In several eosinophil-associated disorders the precise pathogeneses are unknown, and determining the absence, presence, and number of eosinophils in biopsies are often of limited value. For example, in patients with eosinophil cardiovascular disorders, there are 3 stages, acute, chronic and fibrotic. During the acute stage, the duration of illness is short and is usually neither clinically recognized nor diagnosed because echocardiography and angiography detect no abnormalities. However, endocardiac tissue damage is observed during histopathological evaluation. Therefore, improvement of non-invasive and/or invasive techniques that allow physicians to be better able to monitor or identify patients with Eosinophil-Associated Disorders is needed. Topics of interest include:

  • Development of clinically useful assays that better reflect relevant tissue damage
  • Examination of metabolic products for predictive use in assessing eosinophil damage during tissue infiltration
  • Standardization of histological techniques for assessments of eosinophil involvement in tissue samples, including the validation of immunohistology for detecting the deposition of eosinophil derived proteins

Improvement of diagnostic criteria that delineate differential phenotypes within Eosinophil-Associated Disorders

The International Classification of Diseases, Clinical Modification, based on the World Health Organization’s Ninth Revision (ICD-9 CM), includes diagnostic codes that are used for various Eosinophil-associated disorders. ICD-9 CM codes are critical for reporting and tracking information on the incidence and prevalence of specific disorders. However, several of the eosinophilic syndromes are grouped together and several conditions lack any coding. While transition to ICD-10 is anticipated in late 2015, improvement in the diagnostic criteria to separate and distinguish disease entities is needed. Topics of interest include:

  • Assessing whether Eosinophilic Granulomatosis (EGPA) is a single or multiple entity
  • Testing for additional genetic mutations, associated with tyrosine kinase activity, that may distinguish Hypereosinophilic Syndrome (HES) patients in terms of their responsiveness to kinase inhibitors
  • Testing whether subsets of HES patients with associated eosinophil apoptosis defects exist

Development of novel animal models with improved predictive value for human Eosinophilic-Associated Disorders

Murine models have been valuable as both the starting point and as a confirmation of insights derived from studies of human tissues/cells. The availability of mice that congenitally lack eosinophils has helped in the definition of the immunoregulatory capacities of these cells and their role in TH2-driven allergic inflammation. However, while informative, the existing murine models do not recapitulate eosinophil-associated human diseases. Therefore, new animal model development that better predicts human disease, or response to therapy, is needed. This modeling could include:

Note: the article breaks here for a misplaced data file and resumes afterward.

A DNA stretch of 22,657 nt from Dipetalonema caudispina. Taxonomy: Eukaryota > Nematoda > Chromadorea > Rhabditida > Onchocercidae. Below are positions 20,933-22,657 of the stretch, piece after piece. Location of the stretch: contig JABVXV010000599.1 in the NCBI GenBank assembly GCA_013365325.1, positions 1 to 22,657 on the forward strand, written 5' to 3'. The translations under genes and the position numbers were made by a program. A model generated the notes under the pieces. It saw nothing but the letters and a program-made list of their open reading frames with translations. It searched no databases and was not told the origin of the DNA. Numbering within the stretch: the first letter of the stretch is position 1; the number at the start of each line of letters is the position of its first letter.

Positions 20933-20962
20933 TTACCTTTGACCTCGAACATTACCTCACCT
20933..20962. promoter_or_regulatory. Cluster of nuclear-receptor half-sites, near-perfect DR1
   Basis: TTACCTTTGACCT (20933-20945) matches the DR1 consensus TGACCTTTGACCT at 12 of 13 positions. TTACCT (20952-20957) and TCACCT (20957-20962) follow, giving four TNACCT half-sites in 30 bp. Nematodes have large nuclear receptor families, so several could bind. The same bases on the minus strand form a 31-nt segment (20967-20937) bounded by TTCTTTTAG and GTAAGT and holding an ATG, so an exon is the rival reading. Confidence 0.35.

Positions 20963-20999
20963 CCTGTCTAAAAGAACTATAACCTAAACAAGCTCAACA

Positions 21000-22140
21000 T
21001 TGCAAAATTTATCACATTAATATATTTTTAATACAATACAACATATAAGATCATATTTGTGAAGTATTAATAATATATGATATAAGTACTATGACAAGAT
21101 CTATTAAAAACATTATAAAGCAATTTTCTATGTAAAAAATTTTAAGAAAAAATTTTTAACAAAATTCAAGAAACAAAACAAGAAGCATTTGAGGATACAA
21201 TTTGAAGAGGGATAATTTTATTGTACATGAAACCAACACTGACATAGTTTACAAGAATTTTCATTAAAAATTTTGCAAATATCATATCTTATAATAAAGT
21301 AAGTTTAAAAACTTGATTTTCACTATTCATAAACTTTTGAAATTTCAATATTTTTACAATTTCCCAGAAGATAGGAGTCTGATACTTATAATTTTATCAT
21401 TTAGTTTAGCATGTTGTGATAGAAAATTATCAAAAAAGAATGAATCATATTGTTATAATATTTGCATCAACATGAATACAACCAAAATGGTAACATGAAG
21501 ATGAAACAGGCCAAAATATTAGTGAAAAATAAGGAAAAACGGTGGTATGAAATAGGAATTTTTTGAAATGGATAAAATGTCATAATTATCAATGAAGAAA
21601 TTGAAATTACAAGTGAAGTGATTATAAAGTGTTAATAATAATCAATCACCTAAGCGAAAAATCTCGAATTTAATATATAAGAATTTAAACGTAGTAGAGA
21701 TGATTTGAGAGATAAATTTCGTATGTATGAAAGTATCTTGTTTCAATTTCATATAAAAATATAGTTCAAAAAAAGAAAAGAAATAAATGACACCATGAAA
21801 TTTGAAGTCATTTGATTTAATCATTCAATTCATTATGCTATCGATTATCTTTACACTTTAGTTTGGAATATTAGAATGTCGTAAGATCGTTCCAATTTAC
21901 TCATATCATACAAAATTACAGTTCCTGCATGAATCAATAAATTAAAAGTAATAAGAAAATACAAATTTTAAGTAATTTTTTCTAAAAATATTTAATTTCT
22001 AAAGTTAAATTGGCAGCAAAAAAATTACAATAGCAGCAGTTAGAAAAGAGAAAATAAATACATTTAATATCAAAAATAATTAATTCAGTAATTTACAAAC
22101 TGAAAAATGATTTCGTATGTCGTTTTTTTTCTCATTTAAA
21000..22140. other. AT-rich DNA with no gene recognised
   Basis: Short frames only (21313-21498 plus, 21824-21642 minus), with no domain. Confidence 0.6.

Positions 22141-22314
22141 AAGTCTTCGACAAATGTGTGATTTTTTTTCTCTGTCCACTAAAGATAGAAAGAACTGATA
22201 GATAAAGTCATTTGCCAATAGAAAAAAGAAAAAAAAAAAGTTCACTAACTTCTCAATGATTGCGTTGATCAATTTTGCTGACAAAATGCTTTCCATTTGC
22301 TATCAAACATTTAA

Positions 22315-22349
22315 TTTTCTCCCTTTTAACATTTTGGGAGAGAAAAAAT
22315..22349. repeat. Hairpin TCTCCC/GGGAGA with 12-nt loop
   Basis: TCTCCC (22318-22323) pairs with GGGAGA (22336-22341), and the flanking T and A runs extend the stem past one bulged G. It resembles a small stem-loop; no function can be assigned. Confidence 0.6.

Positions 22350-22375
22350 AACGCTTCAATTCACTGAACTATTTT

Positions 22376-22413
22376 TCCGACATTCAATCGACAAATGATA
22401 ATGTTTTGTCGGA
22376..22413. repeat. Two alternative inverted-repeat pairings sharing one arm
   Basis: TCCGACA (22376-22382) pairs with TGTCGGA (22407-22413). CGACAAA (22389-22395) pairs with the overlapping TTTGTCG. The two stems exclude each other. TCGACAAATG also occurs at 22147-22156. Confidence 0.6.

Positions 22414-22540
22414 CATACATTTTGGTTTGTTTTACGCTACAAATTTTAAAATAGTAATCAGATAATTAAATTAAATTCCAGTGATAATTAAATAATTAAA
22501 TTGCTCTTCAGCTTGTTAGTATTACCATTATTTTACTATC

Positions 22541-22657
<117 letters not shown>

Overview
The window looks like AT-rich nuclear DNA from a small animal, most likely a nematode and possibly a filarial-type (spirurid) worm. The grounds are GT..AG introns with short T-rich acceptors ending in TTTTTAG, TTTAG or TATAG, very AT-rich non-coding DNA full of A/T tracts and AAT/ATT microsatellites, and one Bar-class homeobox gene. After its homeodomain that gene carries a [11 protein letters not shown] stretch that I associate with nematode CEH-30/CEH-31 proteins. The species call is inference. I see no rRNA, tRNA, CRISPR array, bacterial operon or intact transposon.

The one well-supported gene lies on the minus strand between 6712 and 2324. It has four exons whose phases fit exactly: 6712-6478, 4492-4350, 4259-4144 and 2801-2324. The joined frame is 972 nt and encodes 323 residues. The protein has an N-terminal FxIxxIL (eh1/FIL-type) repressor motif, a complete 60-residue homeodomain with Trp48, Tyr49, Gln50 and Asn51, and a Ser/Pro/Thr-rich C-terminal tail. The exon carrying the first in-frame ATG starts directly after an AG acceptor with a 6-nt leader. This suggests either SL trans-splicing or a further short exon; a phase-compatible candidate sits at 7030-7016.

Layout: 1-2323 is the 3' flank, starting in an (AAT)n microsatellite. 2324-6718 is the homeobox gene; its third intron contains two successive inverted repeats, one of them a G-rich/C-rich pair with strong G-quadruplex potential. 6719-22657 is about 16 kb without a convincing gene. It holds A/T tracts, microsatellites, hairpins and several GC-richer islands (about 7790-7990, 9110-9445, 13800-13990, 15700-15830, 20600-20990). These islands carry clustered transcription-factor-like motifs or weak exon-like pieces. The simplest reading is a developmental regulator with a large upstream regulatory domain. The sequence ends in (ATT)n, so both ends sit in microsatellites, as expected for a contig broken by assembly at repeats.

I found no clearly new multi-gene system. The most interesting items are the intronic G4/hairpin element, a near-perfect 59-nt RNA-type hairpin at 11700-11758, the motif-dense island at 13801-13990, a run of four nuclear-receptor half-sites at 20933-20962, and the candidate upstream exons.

• Development of humanized mouse models in which immuno-compromised mice are repopulated with human cells
  • Development of preclinical models that exhibit spontaneous eosinophil-mediated specific tissue damage e.g., cardiac damage

NIAID Specific Areas of Research Interests

The National Institute of Allergy and Infectious Diseases (NIAID) is interested in applications on all of the research topics described above with particular interest on those eosinophil-associated disorders that affect the upper and lower airways, cardiovascular system, skin, gastrointestinal tract, and the hematopoietic and immune systems. Eosinophilic-associated diseases of interest to the NIAID include but are not limited to: Chronic Eosinophilic Leukemia, Hypereosinophilic Syndrome (HES), Eosinophilic Gastrointestinal Disorders (EGIDs), Acute and Chronic Eosinophilic Pneumonia, and Eosinophilic Granulomatosis with Polyangiitis (EGPA), formerly known as Churg-Strauss Syndrome.

NIAMS Specific Areas of Research Interests

The National Institute of Arthritis and Musculoskeletal and Skin Diseases (NIAMS) is interested in applications on the research topics described above, and that are specifically focused on skin, connective tissues and musculoskeletal rare diseases including but not limited to: Bullous pemphigoid and other immune-mediated blistering skin diseases, Eosinophilic cellulitis (Wells syndrome), Eosinophilic pustular folliculitis, Eosinophilic vasculitis (EV), Drug Reaction with Eosinophilia and Systemic Symptoms, Kimura disease, Prurigo nodularis, Eosinophilic fasciitis, and Omenn syndrome.

NIDDK Specific Areas of Research Interests

The National Institute of Diabetes, Digestive, and Kidney Diseases (NIDDK) is interested in preclinical, clinical and epidemiological research studies of eosinophilic esophagitis and other eosinophilic digestive disorders to facilitate the translation of promising and relevant new developments into the clinical setting. The NIDDK is particularly interested in supporting research targeted to identifying noninvasive approaches to diagnose eosinophilic gastrointestinal diseases. Studies focused on identifying factors which may play a role in the pathophysiology of eosinophilic esophagitis, such as aerodigestive reflexes, patterns of esophageal clearance, and neuromuscular abnormalities are encouraged. Additionally, the development of alternative approaches in the management and treatment of eosinophilic disorders are encouraged.